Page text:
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Another Country: Afro-Brazilian Writing

December 2018

Image: José Alves de Olinda, Ark of Eshus. Wood, vegetable fiber, and metal. Museu Afro Brasil, São Paulo, Brazil.

This December, we bring you a selection of literature from Afro-Brazilian writers who explore questions of identity, inequality, and resistance. Franciane Conceição Silva provides a panorama of Afro-Brazilian writing from its inception. Cristiane Sobral strikes a tone of defiance and determination in poems translated by MacArthur fellow John Keene. Ricardo Aleixo contributes three poems, including an homage to thirteen youths killed by police in Salvador, Bahia, in 2015. Jean Wyllys takes readers to the Salvador neighborhood of Aflitos in three works of micro-fiction. Felipe Botelho Correa introduces readers to Afonso Henriques de Lima Barreto, a contemporary of Machado de Assis who wielded literature as a weapon against prejudice. And we also bring you a Barreto story published in English for the very first time. With an introduction from issue co-editors Eric M. B. Becker and John Keene.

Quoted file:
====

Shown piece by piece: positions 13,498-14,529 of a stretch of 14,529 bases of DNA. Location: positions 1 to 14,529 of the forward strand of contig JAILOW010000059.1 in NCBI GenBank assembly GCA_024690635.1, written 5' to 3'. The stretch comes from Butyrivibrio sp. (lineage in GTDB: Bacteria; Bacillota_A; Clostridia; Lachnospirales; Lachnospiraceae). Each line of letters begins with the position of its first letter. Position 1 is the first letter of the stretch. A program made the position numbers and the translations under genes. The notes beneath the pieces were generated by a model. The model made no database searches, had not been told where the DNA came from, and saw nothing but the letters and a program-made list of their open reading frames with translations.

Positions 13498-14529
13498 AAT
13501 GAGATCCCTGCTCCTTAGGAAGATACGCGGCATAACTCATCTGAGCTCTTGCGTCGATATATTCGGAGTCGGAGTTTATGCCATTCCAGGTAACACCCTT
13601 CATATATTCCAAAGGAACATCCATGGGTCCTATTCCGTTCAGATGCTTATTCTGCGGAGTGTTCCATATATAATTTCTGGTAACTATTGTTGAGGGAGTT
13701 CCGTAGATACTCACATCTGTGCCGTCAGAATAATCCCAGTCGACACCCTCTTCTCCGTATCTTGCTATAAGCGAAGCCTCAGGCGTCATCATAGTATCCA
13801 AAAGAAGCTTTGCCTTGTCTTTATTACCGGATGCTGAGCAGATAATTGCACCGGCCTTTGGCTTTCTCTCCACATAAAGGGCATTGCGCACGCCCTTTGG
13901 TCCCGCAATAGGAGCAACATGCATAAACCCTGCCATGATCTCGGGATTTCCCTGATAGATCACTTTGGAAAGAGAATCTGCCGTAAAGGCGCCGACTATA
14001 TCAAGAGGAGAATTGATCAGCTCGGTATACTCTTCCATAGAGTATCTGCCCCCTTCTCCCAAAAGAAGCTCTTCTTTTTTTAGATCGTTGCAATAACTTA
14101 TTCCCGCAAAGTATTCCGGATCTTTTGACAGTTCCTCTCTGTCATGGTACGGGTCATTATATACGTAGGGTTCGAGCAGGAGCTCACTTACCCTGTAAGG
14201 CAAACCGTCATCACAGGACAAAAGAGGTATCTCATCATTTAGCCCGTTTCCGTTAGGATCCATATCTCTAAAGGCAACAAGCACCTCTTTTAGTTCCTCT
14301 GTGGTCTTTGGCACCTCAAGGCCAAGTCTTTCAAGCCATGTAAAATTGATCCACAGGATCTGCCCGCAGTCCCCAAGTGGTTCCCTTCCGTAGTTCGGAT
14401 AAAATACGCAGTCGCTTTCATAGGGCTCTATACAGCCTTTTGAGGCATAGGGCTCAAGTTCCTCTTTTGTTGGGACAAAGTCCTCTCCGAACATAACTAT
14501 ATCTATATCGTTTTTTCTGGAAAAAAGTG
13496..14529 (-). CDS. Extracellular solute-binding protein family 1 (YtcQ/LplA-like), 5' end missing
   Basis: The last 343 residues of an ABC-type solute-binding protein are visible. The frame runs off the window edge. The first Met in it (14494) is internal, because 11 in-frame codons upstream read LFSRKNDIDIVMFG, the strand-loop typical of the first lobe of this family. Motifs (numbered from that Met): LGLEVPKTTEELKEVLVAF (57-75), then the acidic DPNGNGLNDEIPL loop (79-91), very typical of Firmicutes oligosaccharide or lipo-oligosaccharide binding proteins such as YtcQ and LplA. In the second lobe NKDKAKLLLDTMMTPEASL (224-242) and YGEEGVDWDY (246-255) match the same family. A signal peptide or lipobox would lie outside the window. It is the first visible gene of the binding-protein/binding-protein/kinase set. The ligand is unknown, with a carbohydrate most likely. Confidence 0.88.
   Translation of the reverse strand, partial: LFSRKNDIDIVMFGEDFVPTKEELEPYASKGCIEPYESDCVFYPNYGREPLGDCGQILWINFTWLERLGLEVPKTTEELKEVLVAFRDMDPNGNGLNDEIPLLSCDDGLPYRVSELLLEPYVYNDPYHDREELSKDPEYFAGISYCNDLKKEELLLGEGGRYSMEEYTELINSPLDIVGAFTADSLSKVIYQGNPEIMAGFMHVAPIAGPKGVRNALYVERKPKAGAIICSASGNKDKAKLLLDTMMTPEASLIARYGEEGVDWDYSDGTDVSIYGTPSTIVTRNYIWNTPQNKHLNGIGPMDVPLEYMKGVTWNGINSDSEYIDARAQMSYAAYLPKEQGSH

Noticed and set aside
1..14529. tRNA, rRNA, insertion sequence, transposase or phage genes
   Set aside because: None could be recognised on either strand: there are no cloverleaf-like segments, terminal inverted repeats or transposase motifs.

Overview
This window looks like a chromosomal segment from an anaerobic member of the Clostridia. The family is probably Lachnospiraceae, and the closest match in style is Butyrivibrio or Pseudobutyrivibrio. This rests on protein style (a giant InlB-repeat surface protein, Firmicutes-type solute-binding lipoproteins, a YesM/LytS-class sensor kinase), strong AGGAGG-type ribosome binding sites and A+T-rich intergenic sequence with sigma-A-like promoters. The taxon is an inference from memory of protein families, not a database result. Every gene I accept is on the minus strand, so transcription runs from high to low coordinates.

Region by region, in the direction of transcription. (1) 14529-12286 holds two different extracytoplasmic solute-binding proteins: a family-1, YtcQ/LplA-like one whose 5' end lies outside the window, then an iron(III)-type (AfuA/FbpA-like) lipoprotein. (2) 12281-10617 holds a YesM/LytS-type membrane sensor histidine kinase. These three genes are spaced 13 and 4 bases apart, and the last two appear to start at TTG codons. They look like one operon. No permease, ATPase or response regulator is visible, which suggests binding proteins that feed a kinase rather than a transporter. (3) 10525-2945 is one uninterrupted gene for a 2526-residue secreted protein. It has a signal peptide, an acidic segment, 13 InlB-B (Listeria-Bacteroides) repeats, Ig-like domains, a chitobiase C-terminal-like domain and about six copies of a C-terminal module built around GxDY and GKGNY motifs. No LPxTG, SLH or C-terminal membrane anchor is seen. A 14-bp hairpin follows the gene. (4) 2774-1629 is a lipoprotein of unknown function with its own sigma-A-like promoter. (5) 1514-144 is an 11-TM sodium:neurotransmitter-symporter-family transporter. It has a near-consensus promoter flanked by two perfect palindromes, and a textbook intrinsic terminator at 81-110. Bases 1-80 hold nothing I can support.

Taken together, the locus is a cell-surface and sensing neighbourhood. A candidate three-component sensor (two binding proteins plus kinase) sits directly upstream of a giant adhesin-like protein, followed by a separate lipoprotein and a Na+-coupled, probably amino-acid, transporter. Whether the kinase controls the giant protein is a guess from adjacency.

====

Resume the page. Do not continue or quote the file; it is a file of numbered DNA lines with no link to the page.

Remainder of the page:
Words Without Borders thanks the Consulate General of Brazil in New York for its support of this issue.